• targetdrone

Posted December 24, 2004 - 12:37 PM

#10

You can't rejet with the carbs installed? You should be able to rejet just by pulling the float bowls and do the needles by pulling the carb tops off.


I had to pull mine the first time, as all the screws were in extremely tight. On subsequent adjustments, I could pull just the bowls.

Taking off the manifold makes removing the carbs much easier.

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  • gnnova

Posted December 24, 2004 - 01:41 PM

#11

You definitely need to go up on the pilot jet. I have a 86 XL600 with a supertrapp and airbox mod and it needed a 68 pilot to accelerate and start correctly. It had a bad flat spot with the stock 62.

  • grreatdog

Posted December 24, 2004 - 07:19 PM

#12

Thanks, now we are getting somewhere. How do you guys modify your airboxes? On all of my bikes I drill 1/2" holes in the airbox cover under the side cover and then stick air filter foam on the inside of the airbox cover. I figure if I am facing serious water, I can always stick my spare undrilled cover back on it or slap some duct tape over the holes. But the side cover always keeps water out to the point that I have never needed to cover the holes. Except maybe when I lost my XT in 6' of water. But somehow I don't think my airbox mods mattered on that one. :cry:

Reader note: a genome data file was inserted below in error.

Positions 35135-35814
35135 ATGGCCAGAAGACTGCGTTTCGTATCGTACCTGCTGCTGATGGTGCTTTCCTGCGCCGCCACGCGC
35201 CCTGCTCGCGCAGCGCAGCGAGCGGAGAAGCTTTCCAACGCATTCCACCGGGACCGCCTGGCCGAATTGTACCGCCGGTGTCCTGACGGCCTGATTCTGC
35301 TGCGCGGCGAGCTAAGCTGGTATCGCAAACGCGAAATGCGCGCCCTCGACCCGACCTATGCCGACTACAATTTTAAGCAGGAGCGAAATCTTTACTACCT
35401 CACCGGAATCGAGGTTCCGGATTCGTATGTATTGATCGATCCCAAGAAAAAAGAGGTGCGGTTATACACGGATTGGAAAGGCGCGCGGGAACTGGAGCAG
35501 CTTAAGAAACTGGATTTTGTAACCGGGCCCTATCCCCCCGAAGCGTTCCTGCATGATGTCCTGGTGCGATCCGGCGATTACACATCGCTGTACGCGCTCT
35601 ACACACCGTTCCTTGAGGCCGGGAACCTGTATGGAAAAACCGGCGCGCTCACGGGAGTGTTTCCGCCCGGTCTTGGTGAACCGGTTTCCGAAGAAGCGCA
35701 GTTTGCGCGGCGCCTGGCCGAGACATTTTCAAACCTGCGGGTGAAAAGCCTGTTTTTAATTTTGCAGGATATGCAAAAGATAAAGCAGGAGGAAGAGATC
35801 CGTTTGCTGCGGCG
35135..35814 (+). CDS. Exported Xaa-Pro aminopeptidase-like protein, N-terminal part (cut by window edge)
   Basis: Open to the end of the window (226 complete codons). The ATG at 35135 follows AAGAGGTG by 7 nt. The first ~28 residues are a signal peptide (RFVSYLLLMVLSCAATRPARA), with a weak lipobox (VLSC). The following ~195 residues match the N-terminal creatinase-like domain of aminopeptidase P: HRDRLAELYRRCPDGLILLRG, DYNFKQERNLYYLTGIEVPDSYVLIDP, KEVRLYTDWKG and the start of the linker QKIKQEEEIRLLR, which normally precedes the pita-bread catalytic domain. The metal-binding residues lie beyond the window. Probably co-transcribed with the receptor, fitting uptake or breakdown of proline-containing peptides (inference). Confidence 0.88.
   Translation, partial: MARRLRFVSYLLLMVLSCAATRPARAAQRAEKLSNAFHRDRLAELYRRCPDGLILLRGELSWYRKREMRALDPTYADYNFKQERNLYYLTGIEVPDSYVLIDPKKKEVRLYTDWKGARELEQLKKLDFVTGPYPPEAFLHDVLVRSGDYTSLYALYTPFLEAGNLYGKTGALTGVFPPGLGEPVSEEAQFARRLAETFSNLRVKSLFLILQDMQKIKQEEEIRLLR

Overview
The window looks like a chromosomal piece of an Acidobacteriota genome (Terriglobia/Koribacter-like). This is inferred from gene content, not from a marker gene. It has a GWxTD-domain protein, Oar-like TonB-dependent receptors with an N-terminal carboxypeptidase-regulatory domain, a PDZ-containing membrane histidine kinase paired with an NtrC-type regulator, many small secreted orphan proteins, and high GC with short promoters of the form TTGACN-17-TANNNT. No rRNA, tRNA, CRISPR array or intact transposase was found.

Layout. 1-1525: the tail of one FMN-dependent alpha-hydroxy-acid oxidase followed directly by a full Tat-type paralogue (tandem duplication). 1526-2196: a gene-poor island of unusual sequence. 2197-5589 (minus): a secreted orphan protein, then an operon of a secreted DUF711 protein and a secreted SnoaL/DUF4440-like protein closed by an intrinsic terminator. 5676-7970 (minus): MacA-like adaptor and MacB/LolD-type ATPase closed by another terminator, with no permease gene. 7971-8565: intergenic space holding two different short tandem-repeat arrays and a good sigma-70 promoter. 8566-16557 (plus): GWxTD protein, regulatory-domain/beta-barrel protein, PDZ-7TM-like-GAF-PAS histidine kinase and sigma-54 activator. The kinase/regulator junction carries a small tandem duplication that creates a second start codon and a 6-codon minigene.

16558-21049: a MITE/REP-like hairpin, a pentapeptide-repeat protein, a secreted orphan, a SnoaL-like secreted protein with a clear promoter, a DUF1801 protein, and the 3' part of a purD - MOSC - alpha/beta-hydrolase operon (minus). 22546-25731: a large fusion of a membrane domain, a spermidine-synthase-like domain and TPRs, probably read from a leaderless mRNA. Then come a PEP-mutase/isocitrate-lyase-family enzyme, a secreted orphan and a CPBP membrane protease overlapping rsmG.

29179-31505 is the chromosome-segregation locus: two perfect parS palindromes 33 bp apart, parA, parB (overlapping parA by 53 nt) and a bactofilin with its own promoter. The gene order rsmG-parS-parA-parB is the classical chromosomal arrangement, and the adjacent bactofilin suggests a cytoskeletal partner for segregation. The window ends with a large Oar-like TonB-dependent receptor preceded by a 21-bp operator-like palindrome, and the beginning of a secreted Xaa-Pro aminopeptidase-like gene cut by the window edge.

• HeadTrauma

Posted December 24, 2004 - 11:18 PM

#13

Most people, from what I've seen, just open up the snorkel hole in the top. Most of my airbox is gone because some genious cut a majority of it out, realized the mistake, and then pop riveted aluminum sheet back on. Ugly, but works ok.

  • davek18

Posted December 29, 2007 - 11:00 AM

#14

I have a 87 XL600 With XR carbs that I adapted the handlebar mounted choke to with stock xl stuff. The advantage to the xr carbs is that the main jet can be changed easily by unscrewing the cover over the jet and grabbing a 6mm wrench. The needles and needle jets are different from the XL also.